The subject invention is simple enough and rapid enough to permit tests to be run frequently and routinely. The assay of the invention can be performed in a modestly equipped laboratory, such as an "in-house" laboratory, by typical laboratory technicians with no specialized training. The speed of the test has allowed as many as 200 assays to be run in one day.

This test is also inexpensive. The dyes are available commercially. Reactions are run in disposable test tubes. The cells can be grown readily in an inexpensive defined medium with the addition of small amounts of casamino cells. Cells can be washed in a refrigerated preparative centrifuge or at room temperature in a simple clinical centrifuge, and the results are not dramatically affected. The test can be run using unwashed cells. The data can be analyzed using a simple pocket calculator. A computer program may be readily designed to analyze the data.

The assay is effective and reliable. The assay compares well to the performance of other assays for toxic chemicals. Because it is simple and inexpensive, it provides a "first look" at potentially toxic chemicals.

The dyes are not toxic. Non-pathogenic bacteria can be used.

Additional objects, advantages and novel features, and further scope of applicability of the present invention will be set forth in part in the detailed description to follow, taken in conjunction with the accompanying figures, and in part will become apparent to those skilled in the art upon examination of the following detailed description, or may be learned by practice of the invention. The objects and advantages of the invention may be realized and attained by means of the instrumentalities and combinations particularly pointed out in the appended claims.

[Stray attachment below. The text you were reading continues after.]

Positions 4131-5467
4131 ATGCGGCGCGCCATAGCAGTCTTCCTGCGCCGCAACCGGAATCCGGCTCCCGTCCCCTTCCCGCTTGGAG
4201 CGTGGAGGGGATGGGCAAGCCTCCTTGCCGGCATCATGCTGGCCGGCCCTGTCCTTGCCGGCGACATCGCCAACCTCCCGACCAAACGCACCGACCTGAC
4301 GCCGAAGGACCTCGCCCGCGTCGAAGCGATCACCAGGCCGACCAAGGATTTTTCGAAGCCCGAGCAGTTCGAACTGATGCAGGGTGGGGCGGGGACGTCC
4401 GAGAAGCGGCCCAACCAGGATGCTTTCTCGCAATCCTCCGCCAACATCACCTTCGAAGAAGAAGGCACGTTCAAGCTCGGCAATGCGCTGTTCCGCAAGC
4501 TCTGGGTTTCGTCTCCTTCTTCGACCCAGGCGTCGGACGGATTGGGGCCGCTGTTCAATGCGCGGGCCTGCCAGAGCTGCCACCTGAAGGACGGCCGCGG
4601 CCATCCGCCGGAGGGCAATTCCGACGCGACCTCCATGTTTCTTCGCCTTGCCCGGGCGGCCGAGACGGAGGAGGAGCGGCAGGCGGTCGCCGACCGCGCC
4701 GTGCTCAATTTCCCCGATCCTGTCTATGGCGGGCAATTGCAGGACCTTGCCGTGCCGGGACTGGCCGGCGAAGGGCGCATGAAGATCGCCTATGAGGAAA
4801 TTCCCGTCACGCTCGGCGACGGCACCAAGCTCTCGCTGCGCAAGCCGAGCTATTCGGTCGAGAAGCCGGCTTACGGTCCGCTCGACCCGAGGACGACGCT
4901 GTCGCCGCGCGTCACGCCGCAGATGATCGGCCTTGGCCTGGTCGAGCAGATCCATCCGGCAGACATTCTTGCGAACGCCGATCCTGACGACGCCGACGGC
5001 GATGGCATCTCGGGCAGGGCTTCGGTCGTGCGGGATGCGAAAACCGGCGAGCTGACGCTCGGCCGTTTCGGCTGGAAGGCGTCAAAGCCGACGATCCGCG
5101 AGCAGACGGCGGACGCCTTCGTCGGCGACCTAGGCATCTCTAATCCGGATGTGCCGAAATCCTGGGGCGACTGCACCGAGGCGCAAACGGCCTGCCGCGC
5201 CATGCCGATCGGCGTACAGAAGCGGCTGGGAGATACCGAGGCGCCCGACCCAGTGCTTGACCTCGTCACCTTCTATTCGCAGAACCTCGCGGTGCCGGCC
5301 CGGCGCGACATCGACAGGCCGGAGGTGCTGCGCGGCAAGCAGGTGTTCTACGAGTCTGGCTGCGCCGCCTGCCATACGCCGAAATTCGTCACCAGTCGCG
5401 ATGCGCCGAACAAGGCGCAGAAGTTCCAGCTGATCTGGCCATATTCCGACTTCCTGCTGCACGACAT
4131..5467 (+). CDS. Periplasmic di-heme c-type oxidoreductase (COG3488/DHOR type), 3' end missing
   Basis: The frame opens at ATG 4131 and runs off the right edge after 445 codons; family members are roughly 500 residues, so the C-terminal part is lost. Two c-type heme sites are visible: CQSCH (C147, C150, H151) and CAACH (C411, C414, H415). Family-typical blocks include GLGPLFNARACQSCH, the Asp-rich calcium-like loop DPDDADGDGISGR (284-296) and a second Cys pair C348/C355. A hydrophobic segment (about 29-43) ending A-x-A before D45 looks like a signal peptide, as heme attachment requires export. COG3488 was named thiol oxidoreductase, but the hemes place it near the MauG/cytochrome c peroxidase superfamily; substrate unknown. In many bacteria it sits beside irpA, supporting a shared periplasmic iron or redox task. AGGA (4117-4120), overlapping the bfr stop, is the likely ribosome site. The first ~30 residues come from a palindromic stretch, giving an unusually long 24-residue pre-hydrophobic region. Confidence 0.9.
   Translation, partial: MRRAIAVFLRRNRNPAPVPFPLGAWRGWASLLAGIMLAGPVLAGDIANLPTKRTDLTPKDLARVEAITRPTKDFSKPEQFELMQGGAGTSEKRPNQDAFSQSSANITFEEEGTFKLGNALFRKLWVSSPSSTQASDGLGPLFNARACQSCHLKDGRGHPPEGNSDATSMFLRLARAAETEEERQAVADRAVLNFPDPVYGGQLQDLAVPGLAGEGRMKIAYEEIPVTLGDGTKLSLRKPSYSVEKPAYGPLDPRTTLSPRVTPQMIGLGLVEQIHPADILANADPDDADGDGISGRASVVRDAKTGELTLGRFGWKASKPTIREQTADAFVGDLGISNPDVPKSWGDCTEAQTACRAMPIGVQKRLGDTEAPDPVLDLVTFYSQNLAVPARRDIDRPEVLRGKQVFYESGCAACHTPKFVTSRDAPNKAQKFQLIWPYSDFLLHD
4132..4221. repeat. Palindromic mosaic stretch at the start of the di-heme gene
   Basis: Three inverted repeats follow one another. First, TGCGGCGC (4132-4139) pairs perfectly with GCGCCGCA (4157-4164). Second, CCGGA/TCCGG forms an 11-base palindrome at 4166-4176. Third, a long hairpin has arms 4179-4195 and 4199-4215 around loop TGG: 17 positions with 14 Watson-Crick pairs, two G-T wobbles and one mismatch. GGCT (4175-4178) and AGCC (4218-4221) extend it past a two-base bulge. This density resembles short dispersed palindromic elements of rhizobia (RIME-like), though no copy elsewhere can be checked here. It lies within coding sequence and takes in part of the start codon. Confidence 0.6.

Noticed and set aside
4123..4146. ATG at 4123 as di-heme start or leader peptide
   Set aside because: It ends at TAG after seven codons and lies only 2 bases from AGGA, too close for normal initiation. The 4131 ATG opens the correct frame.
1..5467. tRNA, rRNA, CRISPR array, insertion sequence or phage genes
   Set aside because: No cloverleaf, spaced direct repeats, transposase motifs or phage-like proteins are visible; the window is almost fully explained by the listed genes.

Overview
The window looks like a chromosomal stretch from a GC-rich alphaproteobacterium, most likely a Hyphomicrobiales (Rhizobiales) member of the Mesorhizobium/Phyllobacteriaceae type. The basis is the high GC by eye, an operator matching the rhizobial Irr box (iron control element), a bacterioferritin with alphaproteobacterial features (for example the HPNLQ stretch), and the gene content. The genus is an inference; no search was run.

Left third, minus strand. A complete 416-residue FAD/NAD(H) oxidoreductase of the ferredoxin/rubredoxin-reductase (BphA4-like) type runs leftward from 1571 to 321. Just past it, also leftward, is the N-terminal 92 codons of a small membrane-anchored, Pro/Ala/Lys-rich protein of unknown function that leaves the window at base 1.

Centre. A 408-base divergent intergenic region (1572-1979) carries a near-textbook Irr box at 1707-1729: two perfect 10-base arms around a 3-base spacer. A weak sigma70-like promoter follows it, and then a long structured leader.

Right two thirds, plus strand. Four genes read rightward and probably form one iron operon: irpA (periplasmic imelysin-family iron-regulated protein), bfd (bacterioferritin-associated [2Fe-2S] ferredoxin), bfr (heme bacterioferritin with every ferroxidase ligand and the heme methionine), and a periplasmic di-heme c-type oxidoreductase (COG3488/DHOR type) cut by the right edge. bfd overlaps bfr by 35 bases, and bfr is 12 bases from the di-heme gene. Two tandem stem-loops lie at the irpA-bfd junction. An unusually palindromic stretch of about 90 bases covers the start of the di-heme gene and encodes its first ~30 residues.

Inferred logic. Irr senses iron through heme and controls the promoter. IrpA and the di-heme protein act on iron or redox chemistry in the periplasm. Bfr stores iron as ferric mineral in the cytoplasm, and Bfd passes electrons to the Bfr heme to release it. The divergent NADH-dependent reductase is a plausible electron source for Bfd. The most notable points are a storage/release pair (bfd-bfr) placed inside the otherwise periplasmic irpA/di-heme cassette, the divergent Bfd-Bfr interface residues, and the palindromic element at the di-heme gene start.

BRIEF DESCRIPTION OF THE DRAWINGS

The accompanying figures, which are incorporated into and form a part of the specification, illustrate several embodiments of the present invention and, together with the description, serve to explain the principles of the invention. However, these figures, as well as the following detailed description and the examples, are only for the purpose of illustrating a preferred embodiment of the invention and are not to be construed as limiting the invention. In the drawings:

FIG. 1 is a graph showing data comparing the absorbance of the bacteria R. meliloti and E. coli at A590 for different toxins;

FIG. 2 is a graph showing data for absorbance of MTT dye at various concentrations versus time measured from 0 to 134 minutes;

FIGS. 3 through 12 provide representative plots of curves from data obtained in experiments performed with the assay of the invention: FIGS. 3, 4, and 5 show curves representative of experiments with organic compounds; FIGS. 6, 7, and 8 show curves representative of experiments with pollutants connected with petroleum; FIG. 9 shows a curve representative of experiments with solvents; and FIGS. 10, 11, and 12 show curves representative of experiments with toxic minerals. The regression lines for these data are included. The data shown in these figures illustrate that no two chemicals provide the same curve;

In particular, FIG. 3 demonstrates an assay of dinitrophenol;

FIG. 4 demonstrates an assay of saccharin;

FIG. 5 demonstrates an assay of pentachlorophenol;

FIG. 6 demonstrates an assay of toluene;

FIG. 7 demonstrates an assay of xylene;

FIG. 8 demonstrates an assay of benzene, toluene and xylene;

FIG. 9 demonstrates an assay of DMSO;

FIG. 10 demonstrates an assay of copper;

FIG. 11 demonstrates an assay of mercury; and

FIG. 12 demonstrates an assay of NaCl.

DETAILED DESCRIPTION OF THE INVENTION

The microbiological assay of the invention involves using a cell, more particularly a bacterium, such as R. meliloti or E. coli, as the test or indicator organism to determine the presence, and concentration, of chemicals or elements in a substance. The term "chemicals" as used throughout the specification and claims is intended to include chemicals and their compounds, including toxic compounds, minerals, and elements. The term "toxicants" as used throughout the claims is intended to include all such chemicals.